early 14c., condempnen "to blame, censure;" mid-14c., "pronounce judgment against," from Old French condamner, condemner "to condemn" (11c.) and directly from Latin condemnare, condempnare "to sentence, doom, blame, disapprove," from assimilated form of com-, here perhaps an intensive prefix (see com-), + damnare "to harm, damage" (see damn (v.)). Replaced Old English fordeman.
From late 14c. as "hold to be reprehensible or intolerable," also "afford occasion for condemnation, bear witness against." From 1705 as "adjudge or pronounce as forfeited" (as a prize of war, etc.); from 1833, American English, in the sense of "to judicially take (land, etc.) for potential public use." From 1745 as "judge or pronounce (a building, etc.) to be unfit for use or service." Related: Condemned; condemning.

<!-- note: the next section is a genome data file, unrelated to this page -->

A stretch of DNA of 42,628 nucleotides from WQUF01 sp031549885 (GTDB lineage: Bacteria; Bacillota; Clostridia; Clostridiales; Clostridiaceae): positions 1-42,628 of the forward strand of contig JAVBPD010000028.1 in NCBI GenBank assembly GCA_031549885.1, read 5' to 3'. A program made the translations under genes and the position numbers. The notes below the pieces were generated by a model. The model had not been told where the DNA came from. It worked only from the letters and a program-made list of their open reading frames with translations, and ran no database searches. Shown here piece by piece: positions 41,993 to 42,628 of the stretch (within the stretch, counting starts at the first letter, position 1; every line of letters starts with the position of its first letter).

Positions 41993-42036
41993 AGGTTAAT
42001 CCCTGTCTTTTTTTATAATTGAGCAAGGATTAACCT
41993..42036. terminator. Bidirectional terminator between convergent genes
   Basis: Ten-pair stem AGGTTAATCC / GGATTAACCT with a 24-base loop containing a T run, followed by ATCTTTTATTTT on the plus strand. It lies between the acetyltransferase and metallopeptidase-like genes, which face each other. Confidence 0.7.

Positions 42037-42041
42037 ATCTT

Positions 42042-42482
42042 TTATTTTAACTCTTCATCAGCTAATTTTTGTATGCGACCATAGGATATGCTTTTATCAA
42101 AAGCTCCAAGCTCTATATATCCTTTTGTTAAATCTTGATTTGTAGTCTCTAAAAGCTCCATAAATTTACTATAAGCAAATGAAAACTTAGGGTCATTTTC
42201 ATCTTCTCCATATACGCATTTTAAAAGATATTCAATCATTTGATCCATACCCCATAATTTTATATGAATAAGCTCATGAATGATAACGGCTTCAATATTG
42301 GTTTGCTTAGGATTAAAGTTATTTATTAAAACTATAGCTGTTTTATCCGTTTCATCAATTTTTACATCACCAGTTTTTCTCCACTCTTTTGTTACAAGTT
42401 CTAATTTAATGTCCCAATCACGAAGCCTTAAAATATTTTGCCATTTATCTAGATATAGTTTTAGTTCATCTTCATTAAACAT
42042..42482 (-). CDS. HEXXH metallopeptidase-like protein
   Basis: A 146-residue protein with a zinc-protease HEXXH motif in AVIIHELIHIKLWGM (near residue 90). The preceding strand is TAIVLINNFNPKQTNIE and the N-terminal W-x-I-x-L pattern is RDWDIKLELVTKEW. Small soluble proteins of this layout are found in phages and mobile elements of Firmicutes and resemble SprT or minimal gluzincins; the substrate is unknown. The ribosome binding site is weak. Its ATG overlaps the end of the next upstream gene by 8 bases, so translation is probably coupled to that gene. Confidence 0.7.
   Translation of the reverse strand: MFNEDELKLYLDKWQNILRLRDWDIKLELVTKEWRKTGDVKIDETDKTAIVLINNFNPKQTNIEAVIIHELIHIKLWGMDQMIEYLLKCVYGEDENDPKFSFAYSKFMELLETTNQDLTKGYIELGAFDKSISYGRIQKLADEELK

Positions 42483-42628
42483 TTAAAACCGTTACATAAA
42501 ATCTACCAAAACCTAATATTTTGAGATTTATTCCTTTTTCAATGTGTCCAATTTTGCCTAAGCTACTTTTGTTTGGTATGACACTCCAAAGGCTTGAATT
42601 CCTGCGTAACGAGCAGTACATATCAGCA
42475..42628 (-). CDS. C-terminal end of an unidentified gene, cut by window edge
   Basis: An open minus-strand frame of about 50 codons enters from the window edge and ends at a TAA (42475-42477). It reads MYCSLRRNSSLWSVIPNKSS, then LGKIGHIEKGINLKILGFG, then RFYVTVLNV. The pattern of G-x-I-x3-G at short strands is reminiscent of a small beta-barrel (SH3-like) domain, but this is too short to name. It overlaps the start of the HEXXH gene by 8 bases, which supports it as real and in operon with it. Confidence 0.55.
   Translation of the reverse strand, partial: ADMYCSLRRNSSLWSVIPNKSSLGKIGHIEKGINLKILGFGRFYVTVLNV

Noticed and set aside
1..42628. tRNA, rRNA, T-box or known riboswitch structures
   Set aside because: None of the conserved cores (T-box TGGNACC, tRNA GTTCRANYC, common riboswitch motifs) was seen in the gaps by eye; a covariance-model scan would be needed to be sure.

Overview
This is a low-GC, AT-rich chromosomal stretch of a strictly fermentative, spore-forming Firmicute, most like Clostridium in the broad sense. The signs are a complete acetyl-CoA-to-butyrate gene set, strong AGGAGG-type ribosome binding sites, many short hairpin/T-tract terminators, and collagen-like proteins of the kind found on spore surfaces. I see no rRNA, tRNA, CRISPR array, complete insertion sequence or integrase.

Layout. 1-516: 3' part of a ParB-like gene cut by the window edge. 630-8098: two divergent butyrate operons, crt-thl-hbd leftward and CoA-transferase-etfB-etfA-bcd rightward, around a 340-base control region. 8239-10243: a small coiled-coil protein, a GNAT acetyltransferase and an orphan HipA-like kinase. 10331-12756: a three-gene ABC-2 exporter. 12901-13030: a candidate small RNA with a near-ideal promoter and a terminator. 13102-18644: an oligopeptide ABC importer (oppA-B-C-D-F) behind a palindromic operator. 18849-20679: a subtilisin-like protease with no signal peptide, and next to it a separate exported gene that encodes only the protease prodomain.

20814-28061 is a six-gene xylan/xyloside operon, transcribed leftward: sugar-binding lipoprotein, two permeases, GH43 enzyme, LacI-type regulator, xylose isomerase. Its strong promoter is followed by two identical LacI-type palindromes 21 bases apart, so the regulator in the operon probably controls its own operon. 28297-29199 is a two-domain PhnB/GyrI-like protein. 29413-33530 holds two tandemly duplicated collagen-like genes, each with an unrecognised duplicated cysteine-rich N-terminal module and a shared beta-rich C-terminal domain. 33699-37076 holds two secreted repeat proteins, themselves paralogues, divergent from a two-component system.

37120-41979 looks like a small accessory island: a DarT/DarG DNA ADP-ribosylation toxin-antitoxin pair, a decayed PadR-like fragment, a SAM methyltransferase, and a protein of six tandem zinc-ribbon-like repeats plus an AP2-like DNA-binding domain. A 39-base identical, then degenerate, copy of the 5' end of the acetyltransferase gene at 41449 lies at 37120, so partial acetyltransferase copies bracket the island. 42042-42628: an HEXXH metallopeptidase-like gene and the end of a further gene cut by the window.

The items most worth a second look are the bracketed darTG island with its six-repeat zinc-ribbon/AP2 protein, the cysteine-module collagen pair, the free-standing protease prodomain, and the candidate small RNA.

adjective and noun suffix, "having to do with, characterized by, tending to, place for," from Middle English -orie, from Old North French -ory, -orie (Old French -oir, -oire), from Latin -orius, -oria, -orium.
Latin adjectives in -orius, according to "An Etymological Dictionary of the French Language," tended to "indicate a quality proper to the action accomplished by the agent; as oratorius from orator; laudatorius from laudator. The neuter of these adjectives was early employed as a substantive, and usually denoted the place of residence of the agent or the instrument that he uses; as praetorium from praetor; dormitorium from dormitor; auditorium, dolatorium.
"These newer words, already frequent under the Empire, became exceedingly numerous at a later time, especially in ecclesiastical and scholastic Latin; as purgatorium, refectorium, laboratorium, observatorium, &c." [transl. G.W. Kitchin, Oxford, 1878]